The big news from the garden this week is that the ~80 garlic bulbs my son & I planted last October are poking their little heads above the mulch! How exciting! At the same time though, I am a bit worried about the asparagus – I thought that might be showing some signs of life by now, but alas not.. I always remember that scene in Barbara Kingsolver’s “Animal, Vegetable, Miracle” where they rush out to uncover and cut the first asparagus. This is my asparagus’ plants third year – I grew them from seed in 2009 and haven’t tasted one bit of them yet – you have to wait to let them get established – can’t wait to have our first spears coated in butter and ground black pepper – ummmh!
This weekend I am going to sow some onion seed, pot on my seedlings and sow some peas – can’t wait – it is supposed to be a good weather weekend! Oh and we still have to finish off harvesting the honey (we just received our new freezer to store the frames in!).
The big news of today however, was that we decided to do something about the hive full of dead bees that we have been mourning for the last couple of months. We started beekeeping last Spring (I’m not sure now that we are “keeping” as much as vacationing the bees – with a final deadly trip), and everything was looking good (with exception that the colony had Varroa mites – but apparently that is pretty normal) and they had plenty of honey to get through the winter. Unfortunately though, it seems they starved to death anyhow, because of the prolonged cold weather. They need a break in the temperatures to be able to move upward to get to the stored honey – ours were still in a huddle at the bottom of the hive still. Sad but true.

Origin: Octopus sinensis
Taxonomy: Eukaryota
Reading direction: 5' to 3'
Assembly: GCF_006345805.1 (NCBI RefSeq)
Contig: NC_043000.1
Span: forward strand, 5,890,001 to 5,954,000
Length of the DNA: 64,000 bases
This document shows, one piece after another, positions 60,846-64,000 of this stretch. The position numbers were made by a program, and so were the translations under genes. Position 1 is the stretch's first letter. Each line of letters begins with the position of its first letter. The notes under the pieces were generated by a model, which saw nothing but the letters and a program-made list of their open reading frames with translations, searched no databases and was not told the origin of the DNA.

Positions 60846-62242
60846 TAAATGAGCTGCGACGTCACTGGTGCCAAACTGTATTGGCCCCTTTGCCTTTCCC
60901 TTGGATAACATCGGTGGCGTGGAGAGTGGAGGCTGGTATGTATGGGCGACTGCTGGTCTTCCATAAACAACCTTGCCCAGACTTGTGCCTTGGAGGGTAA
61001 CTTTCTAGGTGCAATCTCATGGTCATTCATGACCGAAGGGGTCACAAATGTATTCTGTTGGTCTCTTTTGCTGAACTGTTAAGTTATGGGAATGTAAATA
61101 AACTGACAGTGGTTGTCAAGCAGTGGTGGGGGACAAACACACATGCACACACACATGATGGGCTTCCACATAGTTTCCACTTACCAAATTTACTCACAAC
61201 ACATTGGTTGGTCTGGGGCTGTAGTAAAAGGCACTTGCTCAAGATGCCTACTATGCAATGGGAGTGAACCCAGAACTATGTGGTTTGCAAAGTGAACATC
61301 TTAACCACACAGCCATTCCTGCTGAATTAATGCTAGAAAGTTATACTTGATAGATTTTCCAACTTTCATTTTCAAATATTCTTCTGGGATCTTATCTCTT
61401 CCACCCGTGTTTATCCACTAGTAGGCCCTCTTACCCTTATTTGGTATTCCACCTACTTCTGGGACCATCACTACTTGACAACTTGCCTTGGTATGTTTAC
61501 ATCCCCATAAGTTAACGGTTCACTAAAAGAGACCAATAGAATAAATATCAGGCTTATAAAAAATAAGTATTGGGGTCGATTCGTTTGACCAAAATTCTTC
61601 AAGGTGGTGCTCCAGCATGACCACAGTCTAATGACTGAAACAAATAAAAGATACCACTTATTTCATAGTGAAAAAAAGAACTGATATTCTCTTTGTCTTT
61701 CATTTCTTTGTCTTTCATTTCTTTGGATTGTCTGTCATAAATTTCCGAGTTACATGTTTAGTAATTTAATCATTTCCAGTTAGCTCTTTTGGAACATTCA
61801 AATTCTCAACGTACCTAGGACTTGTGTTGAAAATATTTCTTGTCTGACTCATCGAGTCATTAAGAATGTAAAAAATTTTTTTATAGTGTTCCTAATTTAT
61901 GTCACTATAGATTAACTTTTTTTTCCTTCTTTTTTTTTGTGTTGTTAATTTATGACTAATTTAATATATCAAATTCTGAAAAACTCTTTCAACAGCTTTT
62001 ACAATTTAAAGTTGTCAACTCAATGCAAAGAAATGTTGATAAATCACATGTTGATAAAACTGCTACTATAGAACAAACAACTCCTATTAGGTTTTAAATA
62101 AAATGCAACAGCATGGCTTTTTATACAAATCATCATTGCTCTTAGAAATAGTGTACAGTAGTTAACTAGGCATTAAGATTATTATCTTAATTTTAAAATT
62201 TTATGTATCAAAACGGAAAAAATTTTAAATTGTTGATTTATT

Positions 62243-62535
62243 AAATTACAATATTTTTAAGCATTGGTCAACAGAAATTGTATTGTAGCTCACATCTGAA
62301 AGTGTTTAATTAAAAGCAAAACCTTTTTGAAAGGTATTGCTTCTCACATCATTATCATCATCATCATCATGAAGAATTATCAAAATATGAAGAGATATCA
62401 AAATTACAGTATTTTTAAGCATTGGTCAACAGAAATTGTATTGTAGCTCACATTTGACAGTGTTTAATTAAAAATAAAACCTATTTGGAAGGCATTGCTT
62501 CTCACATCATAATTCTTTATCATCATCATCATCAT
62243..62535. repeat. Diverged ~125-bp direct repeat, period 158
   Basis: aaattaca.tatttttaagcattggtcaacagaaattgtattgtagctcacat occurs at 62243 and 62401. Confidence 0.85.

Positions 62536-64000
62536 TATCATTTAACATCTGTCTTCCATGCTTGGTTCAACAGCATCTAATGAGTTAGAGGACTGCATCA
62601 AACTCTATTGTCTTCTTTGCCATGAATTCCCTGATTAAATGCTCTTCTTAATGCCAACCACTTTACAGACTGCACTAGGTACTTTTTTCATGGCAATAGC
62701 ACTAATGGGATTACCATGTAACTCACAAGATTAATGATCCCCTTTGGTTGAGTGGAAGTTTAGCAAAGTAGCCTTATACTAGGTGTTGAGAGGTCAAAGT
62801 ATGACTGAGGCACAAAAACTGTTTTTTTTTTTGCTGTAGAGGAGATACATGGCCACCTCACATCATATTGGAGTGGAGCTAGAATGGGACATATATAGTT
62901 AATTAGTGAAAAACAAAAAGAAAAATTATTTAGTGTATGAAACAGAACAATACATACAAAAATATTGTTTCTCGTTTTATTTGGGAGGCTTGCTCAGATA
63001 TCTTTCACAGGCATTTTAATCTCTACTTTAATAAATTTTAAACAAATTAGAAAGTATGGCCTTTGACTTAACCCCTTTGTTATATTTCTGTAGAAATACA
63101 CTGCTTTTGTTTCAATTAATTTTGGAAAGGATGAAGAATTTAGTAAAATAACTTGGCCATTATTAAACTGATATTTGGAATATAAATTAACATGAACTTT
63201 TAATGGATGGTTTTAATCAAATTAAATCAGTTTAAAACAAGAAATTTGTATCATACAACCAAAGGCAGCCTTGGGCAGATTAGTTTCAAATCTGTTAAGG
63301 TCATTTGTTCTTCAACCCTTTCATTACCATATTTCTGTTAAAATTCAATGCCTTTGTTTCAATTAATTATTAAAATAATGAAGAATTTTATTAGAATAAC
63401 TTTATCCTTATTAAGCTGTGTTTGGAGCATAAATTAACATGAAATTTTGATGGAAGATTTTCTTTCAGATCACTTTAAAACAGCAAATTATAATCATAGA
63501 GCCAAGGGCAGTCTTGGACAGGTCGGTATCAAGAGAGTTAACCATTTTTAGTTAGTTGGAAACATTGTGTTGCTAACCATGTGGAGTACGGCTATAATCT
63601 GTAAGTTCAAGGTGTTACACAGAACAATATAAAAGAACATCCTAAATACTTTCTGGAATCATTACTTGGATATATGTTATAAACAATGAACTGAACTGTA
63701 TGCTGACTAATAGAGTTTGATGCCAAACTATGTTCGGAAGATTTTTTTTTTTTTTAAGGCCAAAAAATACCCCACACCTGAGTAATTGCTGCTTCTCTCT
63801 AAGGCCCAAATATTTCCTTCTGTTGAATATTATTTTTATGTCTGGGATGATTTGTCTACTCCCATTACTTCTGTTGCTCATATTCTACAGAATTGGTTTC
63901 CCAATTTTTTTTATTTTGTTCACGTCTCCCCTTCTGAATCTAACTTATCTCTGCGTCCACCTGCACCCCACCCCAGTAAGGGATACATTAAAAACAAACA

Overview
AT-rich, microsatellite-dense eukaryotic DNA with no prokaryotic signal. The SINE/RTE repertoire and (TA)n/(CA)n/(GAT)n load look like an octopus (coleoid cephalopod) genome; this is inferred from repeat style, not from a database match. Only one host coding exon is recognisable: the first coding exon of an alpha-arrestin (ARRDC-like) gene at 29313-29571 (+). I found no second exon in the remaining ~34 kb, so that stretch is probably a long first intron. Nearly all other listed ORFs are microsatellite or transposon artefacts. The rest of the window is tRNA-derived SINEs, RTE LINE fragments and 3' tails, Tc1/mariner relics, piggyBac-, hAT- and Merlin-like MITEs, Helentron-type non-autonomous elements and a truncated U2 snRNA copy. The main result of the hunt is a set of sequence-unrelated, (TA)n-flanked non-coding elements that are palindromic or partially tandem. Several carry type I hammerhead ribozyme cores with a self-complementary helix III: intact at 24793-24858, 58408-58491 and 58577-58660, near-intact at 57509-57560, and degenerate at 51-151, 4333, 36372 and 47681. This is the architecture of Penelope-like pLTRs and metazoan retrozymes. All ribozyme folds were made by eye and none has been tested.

Anyhow the light at the end of our tunnel (not theirs) is that we get to harvest the honey that was supposed to feed them through the winter! So far, just from one deep frame we got 3lbs and there is a lot more where that came from! We just need to do a lot of sticky work to extract it and then work out how to store the honey frames between now and when the new package arrives in April (bees are the best cleaners for this kind of situation – live ones are more effective though). (More research needed – or perhaps the purchase of a chest freezer may need to happen sooner rather than later!)
Well, I’m so happy! I attended the last Soil Management class last night and all my wishes came true! I can now determine which organic fertilizers and how much of them to use on my garden (after a soil test). The key to the mystery is three data tables that we were shown how to use last night. I hope to get them electronically and I will edit them to be more small garden friendly – at the moment all the data are per acre – at the scale I garden I need per foot – not too difficult to change on a spreadsheet! Maybe I could post them on the blog – have to find out if that is possible.
I must say even I find it a little strange that this makes me so happy, but I think I was so frustrated back in 2009 when I got a recommendation for my fruit trees for using 10-10-10 fertilizer and I couldn’t work out what I should use as an organic alternative. I ended up using chemical fertilizer which annoys me every time I think about it.
Well miracles do happen! The marigolds I sowed only 3 days ago have germinated already! I didn’t use any heat under them – only a fluorescent shop lamp over the top. Once they come through, if they have any signs of fungus (damping off), I sprinkle a little peat on them and that seems to do the trick.
The warmer temperatures also have kicked things off in the Cold Frame – I checked in there today and the kale was poking its little head through and some other seedlings (but I didn’t have my book with me so I’d forgotten what I sowed there – really should get some markers!
In the garden itself, I covered the area where I will plant peas in a couple of weeks with black plastic and a spare window I had lying around! Hopefully that will warm the soil up so that the pea seeds don’t rot. I may try germinating them in the house before setting them out – I heard that tip on Mike McGrath’s radio program this week I think.